Take a stroll down an unpaved memory lane.
A new documentary titled “A Walk Through Canarsie” captures the neighborhood in the 1880s and 1950s, when it was a quintessential seaside community, known for its yacht races and seafood — instead of the place you wake up in when you fall asleep on the L train. These were ’hood’s halcyon days, according to one of the film’s creators.
“It is really hard for me to say that anything great exists in Canarsie besides its past,” said Canarsie History Museum founder Ramon Martinez, who produced the film. “It is not even a quarter of what it used to be.”
The nostalgic flick, which will screen at the Thomas Jefferson Democratic Club on Aug. 17, interviews longtime locals who remember when the neighborhood was more back-roads than buildings.
“Everyone was saying how they remember dirt roads,” said Andre Riggins, the filmmaker who shot the documentary in three weeks. “One lady was saying she brought her furniture over with horses.”
Martinez, who has also written a book about Canarsie’s history, said the neighborhood — which has had more than 98 hotels throughout its history — was a tourist hotspot, self-sustained by its million-dollar fishing industry that supplied seafood to Manhattan, Long Island, and upstate New York.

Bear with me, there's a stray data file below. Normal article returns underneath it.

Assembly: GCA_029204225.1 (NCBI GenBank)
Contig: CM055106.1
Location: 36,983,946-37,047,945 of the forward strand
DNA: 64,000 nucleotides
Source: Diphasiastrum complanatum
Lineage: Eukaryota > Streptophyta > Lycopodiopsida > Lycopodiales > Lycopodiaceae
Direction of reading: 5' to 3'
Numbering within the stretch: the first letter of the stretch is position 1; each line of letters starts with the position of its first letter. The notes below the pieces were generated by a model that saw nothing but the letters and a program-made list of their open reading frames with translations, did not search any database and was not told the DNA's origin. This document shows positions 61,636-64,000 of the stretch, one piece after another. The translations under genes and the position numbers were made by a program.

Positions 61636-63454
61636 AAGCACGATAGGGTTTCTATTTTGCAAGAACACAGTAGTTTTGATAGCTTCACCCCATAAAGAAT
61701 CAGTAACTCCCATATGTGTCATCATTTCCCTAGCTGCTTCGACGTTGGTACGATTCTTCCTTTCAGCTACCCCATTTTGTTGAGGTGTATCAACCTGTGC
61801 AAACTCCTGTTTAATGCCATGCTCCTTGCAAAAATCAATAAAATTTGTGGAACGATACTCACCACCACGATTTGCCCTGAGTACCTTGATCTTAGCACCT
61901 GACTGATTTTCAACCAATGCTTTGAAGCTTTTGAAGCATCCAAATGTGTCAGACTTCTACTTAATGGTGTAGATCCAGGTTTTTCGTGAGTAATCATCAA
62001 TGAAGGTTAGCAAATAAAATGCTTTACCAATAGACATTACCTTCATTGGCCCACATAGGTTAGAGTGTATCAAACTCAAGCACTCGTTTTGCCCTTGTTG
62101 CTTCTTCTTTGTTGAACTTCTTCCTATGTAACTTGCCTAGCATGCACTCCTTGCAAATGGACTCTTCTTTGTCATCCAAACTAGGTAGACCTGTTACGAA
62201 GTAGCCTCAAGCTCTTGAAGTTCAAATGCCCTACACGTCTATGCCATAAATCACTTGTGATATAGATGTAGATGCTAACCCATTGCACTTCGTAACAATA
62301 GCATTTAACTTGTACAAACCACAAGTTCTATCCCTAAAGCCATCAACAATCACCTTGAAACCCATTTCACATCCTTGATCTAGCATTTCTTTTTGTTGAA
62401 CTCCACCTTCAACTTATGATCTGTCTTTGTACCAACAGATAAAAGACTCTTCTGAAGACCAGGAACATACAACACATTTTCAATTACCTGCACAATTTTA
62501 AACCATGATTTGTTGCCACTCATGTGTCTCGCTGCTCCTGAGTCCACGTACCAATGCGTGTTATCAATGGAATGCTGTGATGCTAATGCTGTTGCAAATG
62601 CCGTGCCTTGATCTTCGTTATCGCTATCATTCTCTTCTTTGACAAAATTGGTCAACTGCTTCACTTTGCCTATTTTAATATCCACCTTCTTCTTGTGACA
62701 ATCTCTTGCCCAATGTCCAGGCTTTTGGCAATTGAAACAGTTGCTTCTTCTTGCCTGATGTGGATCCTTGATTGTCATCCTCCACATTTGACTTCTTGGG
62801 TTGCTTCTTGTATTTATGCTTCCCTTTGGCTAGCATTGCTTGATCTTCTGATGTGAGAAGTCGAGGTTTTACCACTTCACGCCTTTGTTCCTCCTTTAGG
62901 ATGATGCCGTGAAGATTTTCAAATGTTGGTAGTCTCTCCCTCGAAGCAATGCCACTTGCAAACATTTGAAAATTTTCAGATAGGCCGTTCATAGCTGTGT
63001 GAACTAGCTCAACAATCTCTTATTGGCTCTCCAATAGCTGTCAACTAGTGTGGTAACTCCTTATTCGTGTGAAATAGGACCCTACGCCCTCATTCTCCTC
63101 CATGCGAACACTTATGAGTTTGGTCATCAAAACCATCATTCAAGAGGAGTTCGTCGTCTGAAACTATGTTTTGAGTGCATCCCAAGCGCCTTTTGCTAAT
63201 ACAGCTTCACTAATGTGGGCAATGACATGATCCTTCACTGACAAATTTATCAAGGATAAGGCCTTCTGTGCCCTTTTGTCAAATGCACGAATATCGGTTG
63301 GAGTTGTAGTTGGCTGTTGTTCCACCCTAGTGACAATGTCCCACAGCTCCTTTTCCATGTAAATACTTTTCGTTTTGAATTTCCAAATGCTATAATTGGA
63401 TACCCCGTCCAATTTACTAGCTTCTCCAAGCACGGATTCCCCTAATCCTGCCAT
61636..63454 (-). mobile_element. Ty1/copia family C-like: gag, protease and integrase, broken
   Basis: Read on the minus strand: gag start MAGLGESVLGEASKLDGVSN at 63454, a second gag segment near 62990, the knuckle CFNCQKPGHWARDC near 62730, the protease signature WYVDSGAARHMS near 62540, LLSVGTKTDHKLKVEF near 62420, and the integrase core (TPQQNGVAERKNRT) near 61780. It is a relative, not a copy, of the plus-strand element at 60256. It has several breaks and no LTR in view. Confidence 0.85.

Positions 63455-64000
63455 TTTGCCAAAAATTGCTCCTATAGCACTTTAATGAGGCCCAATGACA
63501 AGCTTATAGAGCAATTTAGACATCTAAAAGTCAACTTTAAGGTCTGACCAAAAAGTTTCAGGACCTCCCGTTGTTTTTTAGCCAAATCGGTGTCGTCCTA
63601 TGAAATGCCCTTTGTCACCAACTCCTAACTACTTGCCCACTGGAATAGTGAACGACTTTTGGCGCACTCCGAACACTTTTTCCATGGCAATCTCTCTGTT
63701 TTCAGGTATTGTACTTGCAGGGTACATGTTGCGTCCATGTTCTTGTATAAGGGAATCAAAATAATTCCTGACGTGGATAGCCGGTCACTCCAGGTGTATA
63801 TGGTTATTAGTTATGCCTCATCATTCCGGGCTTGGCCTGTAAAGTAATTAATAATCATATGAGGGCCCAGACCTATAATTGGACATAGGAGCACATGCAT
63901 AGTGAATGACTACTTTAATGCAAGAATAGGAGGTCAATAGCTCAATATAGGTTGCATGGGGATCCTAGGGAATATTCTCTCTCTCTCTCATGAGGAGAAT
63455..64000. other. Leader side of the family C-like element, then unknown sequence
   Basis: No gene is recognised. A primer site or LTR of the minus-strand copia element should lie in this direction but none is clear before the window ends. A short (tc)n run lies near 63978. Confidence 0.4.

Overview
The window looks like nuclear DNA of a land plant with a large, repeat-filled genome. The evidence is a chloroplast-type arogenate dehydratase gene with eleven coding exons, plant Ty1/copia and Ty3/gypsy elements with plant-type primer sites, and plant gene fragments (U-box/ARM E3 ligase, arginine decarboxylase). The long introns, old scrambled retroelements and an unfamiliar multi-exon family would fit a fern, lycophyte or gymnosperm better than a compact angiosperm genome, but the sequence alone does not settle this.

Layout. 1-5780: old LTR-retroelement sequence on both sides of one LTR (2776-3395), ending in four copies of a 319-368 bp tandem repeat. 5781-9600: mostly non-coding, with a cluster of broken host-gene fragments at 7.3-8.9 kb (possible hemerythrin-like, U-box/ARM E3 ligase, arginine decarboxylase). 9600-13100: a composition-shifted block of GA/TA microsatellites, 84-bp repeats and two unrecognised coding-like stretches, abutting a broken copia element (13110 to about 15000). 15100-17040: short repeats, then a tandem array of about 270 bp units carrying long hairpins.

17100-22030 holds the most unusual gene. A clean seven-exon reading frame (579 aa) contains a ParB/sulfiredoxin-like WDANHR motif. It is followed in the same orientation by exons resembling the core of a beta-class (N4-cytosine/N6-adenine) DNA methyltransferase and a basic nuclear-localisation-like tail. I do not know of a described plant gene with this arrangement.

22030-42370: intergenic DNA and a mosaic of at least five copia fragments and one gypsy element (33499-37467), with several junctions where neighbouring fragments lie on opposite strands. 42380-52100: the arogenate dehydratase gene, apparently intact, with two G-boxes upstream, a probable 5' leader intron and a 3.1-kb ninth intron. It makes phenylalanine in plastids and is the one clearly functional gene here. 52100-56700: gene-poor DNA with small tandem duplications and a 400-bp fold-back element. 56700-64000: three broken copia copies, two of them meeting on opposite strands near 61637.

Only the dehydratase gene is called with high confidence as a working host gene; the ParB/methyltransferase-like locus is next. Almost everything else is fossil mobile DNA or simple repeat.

“The waters were rich with sea life — lobsters, clams, oysters,” said Martinez.
Water pollution from local sewer systems and a dye company destroyed that industry — and Martinez said the water still hasn’t recovered. But one of the elders interviewed in the film said there are still great neighborhood niches, such as the Lions Club and the Holy Family Roman Catholic Church, where she said she spent many happy years.
“We had a very good time,” said Theresa Scalise, who lived in her Canarsie for 68 years. “So many friendly visits where we spent hours just talking and enjoying.”
“A Walk Through Canarsie” screens at Thomas Jefferson Democratic Club (77 Conklin Ave. between E. 93rd and E. 94th streets in Canarsie). Aug. 17 at 1:30 pm. Free.